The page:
Celina Lin: The woman behind the titles
Celina Lin headlined the Macau Poker Cup final table and took her opportunity all the way to the Red Dragon trophy for an historic second time. After sharing with us recently that she was going to skip the WSOP this year to concentrate on tournaments in Asia instead, Lin has just provided plenty of good reasons (US$110,000 worth) why that has proven to be the best call. "I want to concentrate on the market I am so passionate about ever since I started playing poker," Lin shared.
Lin first made waves when she became the first female to win the Red Dragon title in 2009. Now she has become the first person to ever capture the unique trophy and coveted titled twice. "I think it's the most prestigious trophy in China," Lin said. "Everybody knows about the Red Dragon." The second-time victory tasted especially sweet for Lin who remarked afterwards, "I always wanted to be the first female champion, but I thought it was impossible to win it twice."
Impossible seems to be a word that Lin has no problem challenging. After beginning the final table in the middle of the pack, Lin found herself heads-up for the title after the remaining players were eliminated in a lightening quick two hours. She began the heads-up battle with a 4-1 chip disadvantage to her opponent Ming Fan. The grueling six-hour session flipped the lead multiple times, yet Lin held strong whenever it swung in Fan's direction. She credited her large and vocal rail as a motivating factor.
"The support from my friends really pushed me that much more to refocus each of those times the cards fell the wrong way. It was tough having the advantage for the win so many times and starting from scratch over and over again. They were really huge for me."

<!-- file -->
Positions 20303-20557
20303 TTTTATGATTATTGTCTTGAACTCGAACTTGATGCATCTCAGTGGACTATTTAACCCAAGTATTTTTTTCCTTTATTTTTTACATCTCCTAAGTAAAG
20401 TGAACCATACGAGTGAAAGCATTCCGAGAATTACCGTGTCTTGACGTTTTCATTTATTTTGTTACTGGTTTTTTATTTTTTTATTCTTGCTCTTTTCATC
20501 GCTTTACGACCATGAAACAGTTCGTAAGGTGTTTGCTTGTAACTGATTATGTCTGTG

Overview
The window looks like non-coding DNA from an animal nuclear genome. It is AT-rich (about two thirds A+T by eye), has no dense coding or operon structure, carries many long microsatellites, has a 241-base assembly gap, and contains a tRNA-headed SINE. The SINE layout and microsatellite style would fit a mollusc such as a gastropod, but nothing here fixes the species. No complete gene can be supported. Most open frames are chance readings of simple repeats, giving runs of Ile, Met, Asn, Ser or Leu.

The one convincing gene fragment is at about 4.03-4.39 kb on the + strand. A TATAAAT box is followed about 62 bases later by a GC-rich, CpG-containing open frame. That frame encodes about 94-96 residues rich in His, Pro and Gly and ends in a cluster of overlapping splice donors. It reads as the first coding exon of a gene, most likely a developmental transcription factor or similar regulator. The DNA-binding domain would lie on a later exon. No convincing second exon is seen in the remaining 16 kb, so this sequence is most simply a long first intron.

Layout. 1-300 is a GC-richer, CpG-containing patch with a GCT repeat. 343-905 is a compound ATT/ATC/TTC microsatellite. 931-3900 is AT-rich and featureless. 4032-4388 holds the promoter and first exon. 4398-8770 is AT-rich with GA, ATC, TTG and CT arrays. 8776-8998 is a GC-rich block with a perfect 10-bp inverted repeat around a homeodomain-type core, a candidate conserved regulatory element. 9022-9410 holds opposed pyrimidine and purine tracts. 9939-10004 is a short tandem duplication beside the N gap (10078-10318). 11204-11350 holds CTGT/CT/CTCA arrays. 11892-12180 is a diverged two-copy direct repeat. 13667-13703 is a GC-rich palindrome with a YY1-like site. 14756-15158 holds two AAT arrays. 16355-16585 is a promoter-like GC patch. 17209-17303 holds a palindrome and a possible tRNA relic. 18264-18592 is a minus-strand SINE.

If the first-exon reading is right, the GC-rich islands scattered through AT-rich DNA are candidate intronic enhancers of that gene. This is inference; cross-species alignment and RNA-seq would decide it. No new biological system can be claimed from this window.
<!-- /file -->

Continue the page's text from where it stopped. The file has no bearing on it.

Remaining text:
Lin was prepared for an epic duel as she began to wear the overnight chip leader down, keeping most pots small and selectively picking her spots. Flopped quads certainly helped early in the battle to gain some momentum for Lin, but it was her composure and patience that defined victory in the end.
Now that Lin has added another title to her armor, no doubt her commitment to her home-town region is stronger than ever. And with fellow PokerStars Pro Vivian Im also showing consistency, finishing 13th, the poker queens are inspiring more women onto the felt.
"Everyone wants to win a WSOP bracelet one day, but I am very passionate about the poker growth in Asia and the amount of female entrants we are seeing," Lin reflected prior to the Macau Poker Cup. Lin's next focus will look to capitalize on the Asia Player of the Year (APOY) race where she currently sits in fourth position. "Nothing beats having your name etched on one of those golden steps," Lin reflected on her APOY goal. It seems only a matter of time before those golden steps further confirm her position as one of the best and most respected players in the region.